Life and memories

business of life“The business of life is really just the acquisition of memories; at the end of life, that’s all we’ve got left.”

The quote above was in a television program I watched recently, and is a version of the one by Carson pictured here. My question is, where does that leave a person when they cannot recall their memories?

Of course, we are more than our memories. Even when, for example, we are in gaol, in isolation, or sailing around the world alone; although we might not have many things to do in some of those instances, there would be people we could communicate with or think about, journals to write about our experience, and so on.

What would it be like, if we were locked away, and couldn’t remember anyone to write a letter to, or enough to write a journal? This is of course, exactly what happens to people with dementia in a ‘Secure Memory Unit’…

Lately, my memory has been getting worsen and there are a lot more blank spaces. It was not a salient feature of my original diagnosis, and so it did not worry me that much, but now that I’m finding it more difficult, it is definitely an annoying and occasionally frustrating symptom of dementia.

I’ve been wondering what it will be like, when I no longer have insight. Will I be what is still occasionally being referred to in the literature as a ‘vacant dement’? Will I know it, or have glimpses of my life? Maybe it will be better than knowing I am forgetting, and can’t do things basic things like start the dishwasher or simple maths anymore. I guess it goes back to this..!

6 thoughts on “Life and memories

  1. I don’t believe that is the business of life ……. I think it’s leaving a positive mark on others ….. for example, being a great mother, a loyal and good friend, a kind neighbour …. hope you know what I mean.

    16 years ago I lost all 31 years worth of memories (except walking, talking etc and names and faces) and can’t make any real memories now. And for me it’s very very upsetting. So if you get upset be kind to yourself because I think it’s only natural.

    Lately my remembering has been worse – today I couldn’t remember what my local shopping street looked like – we have 2 sides of the street filled with lots of shops and I couldn’t for the liffe of me remember ANYTHING about it ….. and for 5 minutes. Then I went to my corkboard and had a look at my “map” of the street to see if it would bring back memories and it didn’t for a few minutes. Then I slowly remembered. And it was very very scary.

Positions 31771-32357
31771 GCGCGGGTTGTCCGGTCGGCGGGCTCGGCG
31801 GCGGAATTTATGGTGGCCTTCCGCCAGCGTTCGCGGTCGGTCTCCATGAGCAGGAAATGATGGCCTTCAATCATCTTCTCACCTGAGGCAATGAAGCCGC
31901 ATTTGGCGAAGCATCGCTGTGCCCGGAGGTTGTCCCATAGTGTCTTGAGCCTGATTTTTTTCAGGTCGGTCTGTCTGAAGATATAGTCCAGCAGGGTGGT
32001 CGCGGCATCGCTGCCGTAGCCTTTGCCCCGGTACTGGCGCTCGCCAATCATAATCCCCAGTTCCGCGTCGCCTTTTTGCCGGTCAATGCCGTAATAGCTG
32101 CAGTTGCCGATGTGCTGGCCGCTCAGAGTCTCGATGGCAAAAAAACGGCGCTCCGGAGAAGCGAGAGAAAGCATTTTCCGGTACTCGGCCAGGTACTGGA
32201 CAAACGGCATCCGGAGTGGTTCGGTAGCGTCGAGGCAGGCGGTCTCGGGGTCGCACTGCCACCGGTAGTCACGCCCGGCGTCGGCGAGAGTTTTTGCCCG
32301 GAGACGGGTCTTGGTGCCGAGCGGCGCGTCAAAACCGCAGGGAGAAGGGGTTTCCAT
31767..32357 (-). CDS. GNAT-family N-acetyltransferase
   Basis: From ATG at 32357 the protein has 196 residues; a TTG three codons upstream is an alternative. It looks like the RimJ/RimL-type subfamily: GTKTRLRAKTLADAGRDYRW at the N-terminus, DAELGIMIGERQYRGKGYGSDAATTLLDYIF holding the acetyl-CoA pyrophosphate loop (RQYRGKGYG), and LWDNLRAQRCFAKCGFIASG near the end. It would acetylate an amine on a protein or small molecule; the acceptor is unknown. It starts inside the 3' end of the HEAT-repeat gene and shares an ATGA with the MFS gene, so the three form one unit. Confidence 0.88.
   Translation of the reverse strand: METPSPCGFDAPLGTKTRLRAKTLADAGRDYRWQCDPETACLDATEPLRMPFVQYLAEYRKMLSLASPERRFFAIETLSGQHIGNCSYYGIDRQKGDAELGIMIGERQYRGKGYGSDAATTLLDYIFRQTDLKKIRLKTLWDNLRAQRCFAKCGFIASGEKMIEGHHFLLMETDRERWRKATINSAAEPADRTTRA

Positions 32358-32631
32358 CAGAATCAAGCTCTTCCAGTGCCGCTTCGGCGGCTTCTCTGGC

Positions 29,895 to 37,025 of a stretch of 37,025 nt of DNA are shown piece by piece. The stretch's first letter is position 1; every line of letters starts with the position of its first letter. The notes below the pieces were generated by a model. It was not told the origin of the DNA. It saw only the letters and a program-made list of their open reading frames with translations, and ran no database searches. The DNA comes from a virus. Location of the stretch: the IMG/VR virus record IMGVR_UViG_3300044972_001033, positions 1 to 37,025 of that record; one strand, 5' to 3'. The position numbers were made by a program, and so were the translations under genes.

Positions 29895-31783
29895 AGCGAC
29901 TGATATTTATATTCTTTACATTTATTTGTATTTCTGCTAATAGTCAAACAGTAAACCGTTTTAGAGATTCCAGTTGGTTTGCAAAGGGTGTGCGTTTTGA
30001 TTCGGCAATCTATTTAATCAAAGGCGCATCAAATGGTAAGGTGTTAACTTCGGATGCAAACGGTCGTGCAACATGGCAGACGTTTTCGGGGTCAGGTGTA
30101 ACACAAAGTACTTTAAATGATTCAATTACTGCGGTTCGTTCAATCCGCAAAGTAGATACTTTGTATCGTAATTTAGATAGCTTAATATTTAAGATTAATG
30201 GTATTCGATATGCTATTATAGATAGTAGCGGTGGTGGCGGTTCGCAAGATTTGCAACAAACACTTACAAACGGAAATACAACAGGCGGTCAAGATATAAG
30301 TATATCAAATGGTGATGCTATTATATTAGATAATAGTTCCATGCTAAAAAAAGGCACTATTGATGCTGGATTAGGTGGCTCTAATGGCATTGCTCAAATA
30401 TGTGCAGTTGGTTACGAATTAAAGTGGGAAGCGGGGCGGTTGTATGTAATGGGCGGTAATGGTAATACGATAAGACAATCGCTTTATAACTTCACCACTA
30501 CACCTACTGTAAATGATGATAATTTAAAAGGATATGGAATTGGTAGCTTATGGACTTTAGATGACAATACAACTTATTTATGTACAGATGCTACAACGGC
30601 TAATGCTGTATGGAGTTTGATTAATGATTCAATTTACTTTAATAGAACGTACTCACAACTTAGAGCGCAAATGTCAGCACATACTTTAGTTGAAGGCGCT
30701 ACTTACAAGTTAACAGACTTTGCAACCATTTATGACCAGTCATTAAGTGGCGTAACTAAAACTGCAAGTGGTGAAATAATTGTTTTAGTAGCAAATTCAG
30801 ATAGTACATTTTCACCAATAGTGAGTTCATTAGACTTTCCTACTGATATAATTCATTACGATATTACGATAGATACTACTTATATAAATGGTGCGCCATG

• Thanks for your comments, and it is a great way to look at it. I guess I was wondering what it will be like, when I cannot remember I have been a mother, wife or anything else… so sorry your remembering is getting worse. Sending hugs always xx

  2. The more I read, the less the term “Vacant dement” has any place in discussion of dementia. The perceived “vacancy” seems to be all about how someone is cared for. Poetry sessions with people with dementia demonstrate how much is still going on. It is important that more research into how we can support communication rather than the assumption of “vacancy”.

    • Oh I so agree with you… and have seen poetry demonstrate that too. I’ve also run a poetry workshop for people bereaved through suicide and have seen extraordnary healing take place.

      • How interesting, Kate. I have been thinking this morning how just a little “attention paid” means people can live again. I used to be part of a Co-Counselling Community where we took turns to give each other one to one “positive regard while listening without judgement” and the transformations after a short session were quite wonderful! Isolation freezes but human warmth spreads so well in any medium!

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